Regular moderate wine consumption has been associated with certain potential health benefits for adults, particularly those aged over 40 years. Drinking more than what is recommended in guidelines will not provide more benefits, however, only harms. The risk of harm increases with each drink above moderation.
Drinking wine should be avoided by young and underage individuals, those with a history of alcohol dependence, with alcohol-related or other mental health and physical conditions, during pregnancy and when breastfeeding, and when taking certain medications.
Both the amount consumed and the drinking pattern is also relevant when considering the health aspects of alcoholic beverages.
It is better to drink wine moderately and regularly with the meals than to drink the same amount on a single occasion, and without any food.
Many research reports show that even though the European Mediterranean region has high alcohol consumption per capita, it is the region where the observed drinking patterns pose fewer health risks; for example, alcoholic beverages such as wine are primarily consumed at home with meals, rather than in bars/restaurants and or public places without food.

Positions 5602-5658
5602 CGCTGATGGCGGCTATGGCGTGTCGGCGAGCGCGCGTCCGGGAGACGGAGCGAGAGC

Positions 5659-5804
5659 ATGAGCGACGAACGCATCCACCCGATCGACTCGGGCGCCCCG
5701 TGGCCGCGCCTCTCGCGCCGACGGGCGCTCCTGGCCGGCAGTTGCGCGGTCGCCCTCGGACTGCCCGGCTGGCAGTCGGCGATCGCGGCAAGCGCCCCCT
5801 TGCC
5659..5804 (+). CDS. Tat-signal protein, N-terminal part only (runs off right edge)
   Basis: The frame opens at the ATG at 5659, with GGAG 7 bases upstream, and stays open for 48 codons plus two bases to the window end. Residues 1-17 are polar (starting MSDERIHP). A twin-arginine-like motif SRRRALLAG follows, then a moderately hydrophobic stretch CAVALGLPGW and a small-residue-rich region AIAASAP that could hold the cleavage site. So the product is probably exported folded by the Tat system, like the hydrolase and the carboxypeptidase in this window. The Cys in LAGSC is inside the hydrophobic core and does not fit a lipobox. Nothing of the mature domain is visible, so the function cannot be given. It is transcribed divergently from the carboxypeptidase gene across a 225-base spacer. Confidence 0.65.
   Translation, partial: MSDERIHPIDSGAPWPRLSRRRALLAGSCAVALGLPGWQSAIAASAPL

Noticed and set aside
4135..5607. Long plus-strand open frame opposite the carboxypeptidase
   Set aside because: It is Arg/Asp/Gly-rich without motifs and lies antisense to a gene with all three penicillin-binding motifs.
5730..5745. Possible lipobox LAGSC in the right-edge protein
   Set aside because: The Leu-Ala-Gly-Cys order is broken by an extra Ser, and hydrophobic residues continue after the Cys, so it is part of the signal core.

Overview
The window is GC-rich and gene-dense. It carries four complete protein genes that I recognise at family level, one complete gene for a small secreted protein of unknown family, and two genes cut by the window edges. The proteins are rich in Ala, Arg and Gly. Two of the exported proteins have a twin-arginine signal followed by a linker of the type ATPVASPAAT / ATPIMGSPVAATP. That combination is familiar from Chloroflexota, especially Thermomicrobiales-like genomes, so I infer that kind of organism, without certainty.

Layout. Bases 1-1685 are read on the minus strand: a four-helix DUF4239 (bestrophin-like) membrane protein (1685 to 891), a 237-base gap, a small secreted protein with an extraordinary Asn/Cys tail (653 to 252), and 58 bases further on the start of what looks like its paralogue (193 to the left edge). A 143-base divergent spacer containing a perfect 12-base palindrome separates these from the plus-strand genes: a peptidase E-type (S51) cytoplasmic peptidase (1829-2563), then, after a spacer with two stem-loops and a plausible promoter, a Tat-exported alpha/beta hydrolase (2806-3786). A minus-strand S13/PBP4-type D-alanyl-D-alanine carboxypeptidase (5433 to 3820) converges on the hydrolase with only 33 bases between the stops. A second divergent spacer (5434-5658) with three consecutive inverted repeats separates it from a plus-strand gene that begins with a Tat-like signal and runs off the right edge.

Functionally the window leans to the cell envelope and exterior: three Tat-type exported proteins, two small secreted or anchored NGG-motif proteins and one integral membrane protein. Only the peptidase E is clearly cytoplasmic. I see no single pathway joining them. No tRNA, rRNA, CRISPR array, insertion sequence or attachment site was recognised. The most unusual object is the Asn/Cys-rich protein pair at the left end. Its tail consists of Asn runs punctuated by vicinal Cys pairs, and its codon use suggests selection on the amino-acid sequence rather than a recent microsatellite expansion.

Interestingly, harmful drinking patterns are considerably less common in predominantly wine producing countries, where wine is consumed, almost exclusively, with meals. The volume of wine consumed on each drinking occasion also tends to be much lower than in the Nordic countries, for example, or in the UK and Ireland where higher levels of binge drinking have been observed.
In parallel, growing evidence indicates that the Mediterranean diet is beneficial to human health. A Mediterranean diet is characterised by a high consumption of fruits, vegetables, legumes, nuts, grains and minimally-processed cereals, and olive oil, moderately high consumption of fish, moderate-to-low consumption of dairy products, low consumption of red meats and meat products, and regular but moderate consumption of wine.
Traditionally, most European cultures consider wine a refined choice, a view which is consistent with moderate consumption. While wine consumption in the EU has fallen considerably over the past 20 years, there has been a gradual rise in the abuse and misuse of alcoholic beverages among young adults, particularly in the form of "binge drinking".
This trend highlights the need to promote responsibility and moderation when consuming alcoholic beverages.
Governments have set low risk drinking guidelines, where any potential harm to human health is minimized. Some guidelines include recommendations to drink alcoholic beverages with food, to alternate between alcoholic and non-alcoholic drinks, and ‘to pace’ drinking.
Traditionally, most European cultures consider wine a refined choice, a view which is consistent with moderate consumption, nonetheless enormous cross-cultural variations in the way Europeans drink and behave when they drink do exist...